Michael Lampert, Ropes & Gray health care partner, analyzes key changes proposed by the American Health Care Act.
In the 2012 election, we heard that the Affordable Care Act would be repealed. In the 2016 election, we heard the Affordable Care Act would be repealed. We didn’t hear the specifics, and certainly didn’t hear specifics in the 2016 election however, the bill just came out—the first bill just came out that would repeal it.
One of the changes, of course, is the elimination of the individual and the employer mandates. The effect of that change will be to cause healthy, younger individuals not to secure care. Those mandates and the tax penalties that came along with them under the proposed legislation are replaced with an authorization for insurers to charge a thirty percent surcharge on premiums for those who reenter the insurance market after having taken a sabbatical from it. Now the effect of that though is that the incentive will be that once one exits the insurance market, to stay out. Continuing insurance penalties provided an incentive for people to stay in the commercial market, to keep healthy people, young people in the insurance market paying premiums that help to bring down aggregate costs, in particular, costs paid by those older, sicker. By eliminating the mandate and by replacing it with something that as a penalty for reentry, will keep people from reentering, aggregate premiums on those who participate in the market will increase and that will decrease enrollment.
The second element in that category is the elimination of the tax subsidies, the income-based tax subsidies in order for people to be able to buy insurance—replacement with tax credits, which are less effective than those at the lower-ends.
Another component is an increase in the premium differentials that are permitted between the young, healthy and the old and sick. It used to be three to one—the proposal suggests five to one, meaning that older, sicker people could pay premiums that are five times as much as the younger, healthier. And the increase in premium differentials is something that ultimately, of course, is required by the projected reductions in enrollment. If there are fewer people who are enrolled because there isn’t an individual mandate and because they don’t have the tax credits to help them enroll, what that means is there are going to be fewer people who are younger and healthier with insurance whose premiums will help to support care that they don’t receive, but instead that’s received by the older, sicker population—which means that it will be more predominantly the older, sicker population that has health insurance. And as a result, their premiums will have to be higher because they won’t be subsidized as much by the younger, healthier.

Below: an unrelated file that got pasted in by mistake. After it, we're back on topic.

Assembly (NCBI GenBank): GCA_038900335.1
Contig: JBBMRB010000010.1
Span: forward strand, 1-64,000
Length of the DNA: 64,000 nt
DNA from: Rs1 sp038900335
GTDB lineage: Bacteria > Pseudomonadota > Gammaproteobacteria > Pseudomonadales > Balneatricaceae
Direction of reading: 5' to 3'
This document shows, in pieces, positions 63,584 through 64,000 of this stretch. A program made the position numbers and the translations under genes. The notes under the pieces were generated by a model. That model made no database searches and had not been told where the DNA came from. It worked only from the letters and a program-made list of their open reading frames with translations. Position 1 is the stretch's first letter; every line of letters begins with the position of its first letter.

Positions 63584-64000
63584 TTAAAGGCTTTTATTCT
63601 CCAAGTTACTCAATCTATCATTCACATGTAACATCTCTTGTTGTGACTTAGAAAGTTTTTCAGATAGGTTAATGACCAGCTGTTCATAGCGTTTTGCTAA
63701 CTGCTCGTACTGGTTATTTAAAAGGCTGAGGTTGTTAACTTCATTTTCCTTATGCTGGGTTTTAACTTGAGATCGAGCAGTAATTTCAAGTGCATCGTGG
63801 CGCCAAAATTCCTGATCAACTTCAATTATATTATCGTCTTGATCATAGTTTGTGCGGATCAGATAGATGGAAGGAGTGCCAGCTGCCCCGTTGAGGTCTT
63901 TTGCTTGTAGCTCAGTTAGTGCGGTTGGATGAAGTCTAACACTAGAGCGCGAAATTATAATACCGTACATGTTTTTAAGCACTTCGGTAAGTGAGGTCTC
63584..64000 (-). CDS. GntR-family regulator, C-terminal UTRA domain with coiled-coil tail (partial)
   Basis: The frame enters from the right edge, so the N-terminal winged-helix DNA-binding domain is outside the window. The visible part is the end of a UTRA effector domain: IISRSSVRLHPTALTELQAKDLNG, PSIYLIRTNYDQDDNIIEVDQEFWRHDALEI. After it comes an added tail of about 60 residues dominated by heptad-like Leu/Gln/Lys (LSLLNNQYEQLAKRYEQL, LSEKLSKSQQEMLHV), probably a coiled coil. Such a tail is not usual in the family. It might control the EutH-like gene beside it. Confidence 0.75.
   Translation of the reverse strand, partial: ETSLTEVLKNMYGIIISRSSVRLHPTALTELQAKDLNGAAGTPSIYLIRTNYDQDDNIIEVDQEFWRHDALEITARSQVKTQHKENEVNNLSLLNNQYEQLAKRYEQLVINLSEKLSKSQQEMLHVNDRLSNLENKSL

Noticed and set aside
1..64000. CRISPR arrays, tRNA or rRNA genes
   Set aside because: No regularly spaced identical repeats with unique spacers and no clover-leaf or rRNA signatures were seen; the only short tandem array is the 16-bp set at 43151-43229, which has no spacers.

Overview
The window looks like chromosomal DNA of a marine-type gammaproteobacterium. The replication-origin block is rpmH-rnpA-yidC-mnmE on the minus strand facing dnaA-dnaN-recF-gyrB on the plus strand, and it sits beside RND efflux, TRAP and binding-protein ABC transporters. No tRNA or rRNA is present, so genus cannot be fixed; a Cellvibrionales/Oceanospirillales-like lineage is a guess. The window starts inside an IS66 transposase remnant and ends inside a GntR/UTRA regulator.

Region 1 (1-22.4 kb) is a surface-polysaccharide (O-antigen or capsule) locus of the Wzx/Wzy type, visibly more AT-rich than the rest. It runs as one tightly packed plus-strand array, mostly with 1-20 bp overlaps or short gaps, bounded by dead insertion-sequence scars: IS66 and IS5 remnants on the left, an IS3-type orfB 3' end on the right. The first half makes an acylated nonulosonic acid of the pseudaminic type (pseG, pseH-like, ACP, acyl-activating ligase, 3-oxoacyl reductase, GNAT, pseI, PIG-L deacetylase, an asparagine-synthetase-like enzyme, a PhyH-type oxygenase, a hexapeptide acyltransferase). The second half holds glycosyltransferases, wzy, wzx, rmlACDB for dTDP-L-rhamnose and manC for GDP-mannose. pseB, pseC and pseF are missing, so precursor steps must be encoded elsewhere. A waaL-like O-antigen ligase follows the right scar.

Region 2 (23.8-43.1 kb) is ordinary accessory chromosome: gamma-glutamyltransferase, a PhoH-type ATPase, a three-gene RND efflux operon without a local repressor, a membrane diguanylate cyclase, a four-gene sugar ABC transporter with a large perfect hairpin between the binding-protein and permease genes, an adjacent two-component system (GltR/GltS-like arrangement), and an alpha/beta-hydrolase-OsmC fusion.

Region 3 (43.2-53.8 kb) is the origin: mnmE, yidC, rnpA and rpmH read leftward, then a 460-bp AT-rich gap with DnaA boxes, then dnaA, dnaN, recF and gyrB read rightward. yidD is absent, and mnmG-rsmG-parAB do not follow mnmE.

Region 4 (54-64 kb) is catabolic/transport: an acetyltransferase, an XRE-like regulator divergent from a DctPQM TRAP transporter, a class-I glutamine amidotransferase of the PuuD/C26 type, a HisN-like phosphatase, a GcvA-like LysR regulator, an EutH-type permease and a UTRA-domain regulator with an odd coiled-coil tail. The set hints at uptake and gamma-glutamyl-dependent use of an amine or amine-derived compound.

The second category of changes really sets the stage for skinnied-down plans. The Affordable Care Act required that health plans have ten essential elements of coverage in order to participate on the exchange, that they cover, for example, prenatal care; that they cover maternal care; that they cover substance abuse disorders—those have been removed in the proposed legislation. Another related change in the proposed legislation is to increase the size of health savings accounts. The increase in size in health savings accounts anticipates a larger number of high-deductible health plans that are offered. So these changes, I think, taken together, pretend a market that will be more heavily populated by high-deductible health plans that cover less initially because it requires the enrollee to cover more and that don’t have the same breadth of coverage because they aren’t subject to the minimum elements of care.
The third area of large changes, are really changes in the federal participation in areas of the health care market—one is Medicaid, of course. Medicaid historically has been a partnership between the federal government and the states, in which the federal government has matched, at different ratios for different states, the state expenditures and the Medicaid programs. The legislation proposes that that would be changed with per capita contributions that the federal government would make. The effect of the per capita contributions of the federal government would make is that any expansion in state expenditures and state coverage of Medicaid would be on the state’s penny entirely—that the federal government wouldn’t increase its share.
So another area for elimination is the Prevention and Public Health Fund, which last year provided $625M to states for public health expenditures and covered about twelve percent of the CDC. Total expenditures projected for that fund over the next two years are about $2B/year and so this is an area of public health contribution by the federal government—the legislation proposes that it would be removed.
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